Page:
Communities in action
Around Australia, individuals, groups, businesses and alliances are making their communities more dementia-friendly. By working with people living with dementia, their families and carers, we can all create a more inclusive community.
See how community action can help people living with dementia stay connected.
Photo: Dementia Australia counsellor, Diane Scott (centre), with friends, Harry Ashby and Barry Ingle.
Photo: Lakes Entrance Girl Guides have become Dementia Friends and in doing so have a greater understanding of dementia and the difficulties experienced by those with dementia as well as their famiy and friends.
ArtsOutWest and Gang Gang Gallery are running an art group for people with dementia in Lithgow in September and October.
In its third year, the Bondi2Berry Ride to Remember has become Dementia Australia’s largest community fundraising event.
Each year Beyond Bank provides a ‘bonus payment’ to community groups just because their supporters have been great savers. This year Beyond Bank has donated over $600,000 to community groups across Australia.
We think this may be our youngest dementia friend sign up?… thank you to four year old Vayda, pictured proudly with her mum during one of our Dementia Awareness Month events. Your awareness will truly inspire others.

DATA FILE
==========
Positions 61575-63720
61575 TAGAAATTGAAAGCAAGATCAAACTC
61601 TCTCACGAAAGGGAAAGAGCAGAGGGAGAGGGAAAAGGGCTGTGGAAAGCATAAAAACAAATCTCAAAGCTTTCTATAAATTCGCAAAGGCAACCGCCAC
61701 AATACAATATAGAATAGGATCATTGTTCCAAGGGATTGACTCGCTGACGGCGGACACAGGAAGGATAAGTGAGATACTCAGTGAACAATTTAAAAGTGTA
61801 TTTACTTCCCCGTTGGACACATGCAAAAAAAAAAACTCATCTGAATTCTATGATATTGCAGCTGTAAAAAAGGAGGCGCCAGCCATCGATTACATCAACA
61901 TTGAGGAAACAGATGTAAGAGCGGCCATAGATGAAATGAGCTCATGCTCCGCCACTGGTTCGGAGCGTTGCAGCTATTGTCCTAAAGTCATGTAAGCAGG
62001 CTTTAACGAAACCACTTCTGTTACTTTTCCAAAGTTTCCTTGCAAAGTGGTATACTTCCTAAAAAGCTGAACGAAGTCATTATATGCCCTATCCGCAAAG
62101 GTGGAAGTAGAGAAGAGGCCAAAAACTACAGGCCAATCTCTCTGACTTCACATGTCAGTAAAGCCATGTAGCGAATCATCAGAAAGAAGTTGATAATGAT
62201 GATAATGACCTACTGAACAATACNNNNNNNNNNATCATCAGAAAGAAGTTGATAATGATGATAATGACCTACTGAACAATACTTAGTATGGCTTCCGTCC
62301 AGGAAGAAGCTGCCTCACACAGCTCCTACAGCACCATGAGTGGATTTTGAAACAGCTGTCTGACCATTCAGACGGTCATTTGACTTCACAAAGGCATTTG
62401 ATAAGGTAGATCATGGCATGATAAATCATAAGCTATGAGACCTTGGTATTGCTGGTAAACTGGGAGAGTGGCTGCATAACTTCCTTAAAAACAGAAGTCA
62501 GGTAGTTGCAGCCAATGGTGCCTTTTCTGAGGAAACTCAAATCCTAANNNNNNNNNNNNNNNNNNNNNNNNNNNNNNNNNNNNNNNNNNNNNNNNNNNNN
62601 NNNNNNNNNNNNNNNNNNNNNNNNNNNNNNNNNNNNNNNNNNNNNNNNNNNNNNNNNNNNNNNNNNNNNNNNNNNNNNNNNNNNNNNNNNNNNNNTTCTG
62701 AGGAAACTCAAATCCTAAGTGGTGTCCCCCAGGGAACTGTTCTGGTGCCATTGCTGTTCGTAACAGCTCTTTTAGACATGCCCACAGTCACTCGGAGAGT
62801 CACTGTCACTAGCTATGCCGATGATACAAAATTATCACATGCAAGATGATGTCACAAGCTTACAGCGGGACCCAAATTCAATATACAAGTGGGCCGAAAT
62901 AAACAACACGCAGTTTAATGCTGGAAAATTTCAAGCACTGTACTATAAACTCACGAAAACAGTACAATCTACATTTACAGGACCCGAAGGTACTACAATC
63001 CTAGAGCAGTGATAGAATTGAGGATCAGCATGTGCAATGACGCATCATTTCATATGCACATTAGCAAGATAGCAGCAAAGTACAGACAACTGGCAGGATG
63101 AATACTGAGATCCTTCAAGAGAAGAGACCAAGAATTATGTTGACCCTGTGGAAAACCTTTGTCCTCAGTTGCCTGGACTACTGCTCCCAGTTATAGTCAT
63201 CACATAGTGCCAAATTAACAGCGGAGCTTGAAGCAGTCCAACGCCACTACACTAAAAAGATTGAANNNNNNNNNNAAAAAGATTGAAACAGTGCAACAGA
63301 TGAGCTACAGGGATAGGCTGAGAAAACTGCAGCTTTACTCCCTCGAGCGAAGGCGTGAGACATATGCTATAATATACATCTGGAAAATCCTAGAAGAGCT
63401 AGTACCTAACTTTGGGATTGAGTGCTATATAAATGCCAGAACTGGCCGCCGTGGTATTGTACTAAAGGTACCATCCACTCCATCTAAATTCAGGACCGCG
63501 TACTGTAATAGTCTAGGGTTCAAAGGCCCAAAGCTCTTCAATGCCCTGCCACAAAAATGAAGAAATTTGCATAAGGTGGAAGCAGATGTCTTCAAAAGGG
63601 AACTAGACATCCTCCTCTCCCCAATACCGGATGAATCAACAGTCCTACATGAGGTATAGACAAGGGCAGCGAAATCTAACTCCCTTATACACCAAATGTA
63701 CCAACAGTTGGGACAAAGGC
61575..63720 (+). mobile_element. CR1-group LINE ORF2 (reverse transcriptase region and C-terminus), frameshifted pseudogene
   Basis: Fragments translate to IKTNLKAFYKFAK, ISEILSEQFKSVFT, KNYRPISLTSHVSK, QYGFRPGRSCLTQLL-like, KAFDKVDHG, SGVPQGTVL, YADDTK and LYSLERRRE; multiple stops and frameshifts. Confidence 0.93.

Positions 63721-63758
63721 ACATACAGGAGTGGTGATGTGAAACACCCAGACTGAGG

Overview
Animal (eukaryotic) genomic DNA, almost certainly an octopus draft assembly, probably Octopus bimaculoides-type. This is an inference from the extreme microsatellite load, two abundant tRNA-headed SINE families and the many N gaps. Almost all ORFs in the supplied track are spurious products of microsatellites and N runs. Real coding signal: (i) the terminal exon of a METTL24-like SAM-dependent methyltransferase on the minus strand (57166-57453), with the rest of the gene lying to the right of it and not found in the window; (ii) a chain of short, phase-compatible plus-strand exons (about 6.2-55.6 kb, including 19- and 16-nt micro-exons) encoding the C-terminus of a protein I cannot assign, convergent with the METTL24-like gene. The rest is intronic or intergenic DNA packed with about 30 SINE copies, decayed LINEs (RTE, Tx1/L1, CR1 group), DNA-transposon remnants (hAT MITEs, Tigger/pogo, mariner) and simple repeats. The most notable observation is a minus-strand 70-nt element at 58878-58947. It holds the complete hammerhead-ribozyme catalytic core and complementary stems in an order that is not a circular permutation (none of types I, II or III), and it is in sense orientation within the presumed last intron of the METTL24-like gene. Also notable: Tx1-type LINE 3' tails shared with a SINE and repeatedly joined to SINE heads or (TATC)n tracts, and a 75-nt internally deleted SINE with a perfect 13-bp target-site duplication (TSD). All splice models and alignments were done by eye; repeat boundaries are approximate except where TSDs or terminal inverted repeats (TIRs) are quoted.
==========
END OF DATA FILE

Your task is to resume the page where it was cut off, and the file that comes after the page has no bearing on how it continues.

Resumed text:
Photo: Locals attended the information session at Kempsey Shire Library
DEMENTIA FRIENDLY: Kara Nicholson and Sue Jogever talk about making busniesses dementia friendly. Photo: Laura Telford.
Dementia Australia has welcomed the announcement that leading dementia advocate, Kate Swaffer, CEO Dementia Alliance International, has been included in the Australian Financial Review’s 100 Women of Influence list for 2018.
Picture contributed: SPREAD AWARENESS: Dr Trish Shuter with NoosaCare's Cassie Slark and Danah Wood.
SEPTEMBER marks Dementia Awareness Month, and NoosaCare hope to do just that.
Photo Source: Queensland Police
A SPECIAL group of police officers in Coolangatta are going the extra mile to help locals living with Alzheimer’s disease, by making them feel more supported and included in the community.